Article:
Climbing Pendle Hill from Downham starts through some farmland. On the open hillside the path leads directly to the summit but on the return it is worth exploring the vast plateau before returning to Downham.
It was a mid winter day, cold but clear, when I headed off from Downham to climb Pendle Hill (1,827′). I had previously only done the climb from Barley in the south. However the views are definitely better from the north particularly as the urban sprawl of Burnley is hidden. In addition Pendle Hill is isolated from any other upland area which means it was easy to see for miles in every direction. The climb was fine, patches of snow/ice disguising the worst of the bogs. I was constantly reminded of those other limestone hills in the area, Pen y Ghent and Ingleborough, which also have that hard topping of millstone grit.
The vast summit plateau is also typical of the area but there was a chilly wind so we headed off for the very prominent Scout Cairn to the north, apparently built to commemorate a famous Clitheroe doctor (he must have been good as the cairn is very impressive!) We (myself and Mist) headed back to Downham at that point. Downham itself is often spoken about as being the most beautiful village in Lancashire. Certainly it is clean cut with a noticeable lack of telegraph pylons, aerials and other clutter which tend to spoil the view.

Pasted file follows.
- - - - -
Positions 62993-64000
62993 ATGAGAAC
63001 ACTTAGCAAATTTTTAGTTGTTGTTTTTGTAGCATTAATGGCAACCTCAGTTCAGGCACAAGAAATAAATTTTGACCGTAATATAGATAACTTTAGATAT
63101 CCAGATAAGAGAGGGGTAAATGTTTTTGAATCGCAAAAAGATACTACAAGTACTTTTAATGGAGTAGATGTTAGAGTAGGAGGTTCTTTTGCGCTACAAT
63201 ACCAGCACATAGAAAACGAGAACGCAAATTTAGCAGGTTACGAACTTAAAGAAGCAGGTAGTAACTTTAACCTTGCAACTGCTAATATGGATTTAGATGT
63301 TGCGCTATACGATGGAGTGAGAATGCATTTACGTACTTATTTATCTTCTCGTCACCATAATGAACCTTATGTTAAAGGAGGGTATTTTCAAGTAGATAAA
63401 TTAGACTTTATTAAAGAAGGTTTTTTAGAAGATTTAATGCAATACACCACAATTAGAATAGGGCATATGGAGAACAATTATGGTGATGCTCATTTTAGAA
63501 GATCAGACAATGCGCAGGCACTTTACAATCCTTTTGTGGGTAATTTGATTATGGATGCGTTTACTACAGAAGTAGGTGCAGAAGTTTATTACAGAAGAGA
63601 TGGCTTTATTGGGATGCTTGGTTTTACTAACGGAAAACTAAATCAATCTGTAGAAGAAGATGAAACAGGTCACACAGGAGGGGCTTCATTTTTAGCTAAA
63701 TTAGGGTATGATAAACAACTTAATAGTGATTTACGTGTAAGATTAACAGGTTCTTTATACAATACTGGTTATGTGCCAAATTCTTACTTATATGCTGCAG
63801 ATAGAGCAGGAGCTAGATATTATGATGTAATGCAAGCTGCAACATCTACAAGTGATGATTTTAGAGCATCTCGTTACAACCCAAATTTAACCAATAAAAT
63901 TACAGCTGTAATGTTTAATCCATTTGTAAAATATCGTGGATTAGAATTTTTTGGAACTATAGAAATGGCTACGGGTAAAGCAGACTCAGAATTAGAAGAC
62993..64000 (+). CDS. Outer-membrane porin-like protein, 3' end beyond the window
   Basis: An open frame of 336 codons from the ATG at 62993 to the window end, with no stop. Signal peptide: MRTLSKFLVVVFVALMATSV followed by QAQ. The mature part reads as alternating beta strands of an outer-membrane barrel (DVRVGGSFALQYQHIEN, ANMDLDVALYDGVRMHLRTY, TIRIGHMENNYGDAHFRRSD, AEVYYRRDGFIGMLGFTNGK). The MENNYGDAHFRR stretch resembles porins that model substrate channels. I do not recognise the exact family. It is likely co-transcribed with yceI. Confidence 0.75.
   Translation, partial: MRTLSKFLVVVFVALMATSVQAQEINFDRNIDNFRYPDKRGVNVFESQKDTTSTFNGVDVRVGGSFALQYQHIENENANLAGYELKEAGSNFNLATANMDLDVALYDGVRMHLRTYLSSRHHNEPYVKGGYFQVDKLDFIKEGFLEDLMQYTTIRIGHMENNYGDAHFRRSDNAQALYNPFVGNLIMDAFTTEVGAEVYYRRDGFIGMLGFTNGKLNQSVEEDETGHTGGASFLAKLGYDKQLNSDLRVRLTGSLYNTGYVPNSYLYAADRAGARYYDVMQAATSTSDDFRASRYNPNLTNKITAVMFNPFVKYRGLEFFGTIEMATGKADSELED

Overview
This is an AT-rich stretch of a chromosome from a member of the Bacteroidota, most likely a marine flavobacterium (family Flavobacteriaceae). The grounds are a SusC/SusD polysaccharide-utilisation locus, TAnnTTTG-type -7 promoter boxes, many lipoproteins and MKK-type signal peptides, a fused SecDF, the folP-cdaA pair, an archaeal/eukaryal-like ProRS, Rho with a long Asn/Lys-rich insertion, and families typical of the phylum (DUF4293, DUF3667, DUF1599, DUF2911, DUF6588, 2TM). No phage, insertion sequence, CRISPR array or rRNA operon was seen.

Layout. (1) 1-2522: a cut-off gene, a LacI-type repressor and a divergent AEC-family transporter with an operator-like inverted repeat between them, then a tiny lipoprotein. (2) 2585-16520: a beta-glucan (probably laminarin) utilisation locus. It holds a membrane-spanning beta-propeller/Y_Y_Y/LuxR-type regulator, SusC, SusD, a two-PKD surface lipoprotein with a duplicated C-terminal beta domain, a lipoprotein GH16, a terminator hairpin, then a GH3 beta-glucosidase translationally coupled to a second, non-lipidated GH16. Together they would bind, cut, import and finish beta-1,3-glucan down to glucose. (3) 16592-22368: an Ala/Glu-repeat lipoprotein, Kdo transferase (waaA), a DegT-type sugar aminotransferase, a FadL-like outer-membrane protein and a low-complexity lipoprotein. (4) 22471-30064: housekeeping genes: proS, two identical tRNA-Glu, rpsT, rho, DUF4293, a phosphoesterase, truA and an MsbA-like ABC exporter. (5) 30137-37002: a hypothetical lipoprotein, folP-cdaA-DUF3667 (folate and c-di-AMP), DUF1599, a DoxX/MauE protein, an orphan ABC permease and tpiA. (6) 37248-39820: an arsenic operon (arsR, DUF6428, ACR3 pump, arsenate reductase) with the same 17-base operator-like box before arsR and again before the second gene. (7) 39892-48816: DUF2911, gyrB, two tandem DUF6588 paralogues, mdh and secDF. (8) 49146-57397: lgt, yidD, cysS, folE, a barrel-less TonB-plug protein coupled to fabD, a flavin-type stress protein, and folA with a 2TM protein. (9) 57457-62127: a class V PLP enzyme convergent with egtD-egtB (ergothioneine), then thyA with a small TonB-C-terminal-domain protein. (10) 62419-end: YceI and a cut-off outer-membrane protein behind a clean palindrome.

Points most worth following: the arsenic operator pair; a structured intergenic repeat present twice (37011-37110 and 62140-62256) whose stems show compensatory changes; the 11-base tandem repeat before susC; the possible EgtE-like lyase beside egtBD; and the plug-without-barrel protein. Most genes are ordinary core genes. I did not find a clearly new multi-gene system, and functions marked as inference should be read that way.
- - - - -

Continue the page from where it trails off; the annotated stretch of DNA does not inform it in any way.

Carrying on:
Take your time exploring the summit plateau (if there is no cloud). There are wonderful 360 degree views.
On reaching the summit carry on south for five minutes to appreciate the views. Return past the summit to discover the route down. Do not head directly north west or you will have to cross the wet Ogden Cleugh.
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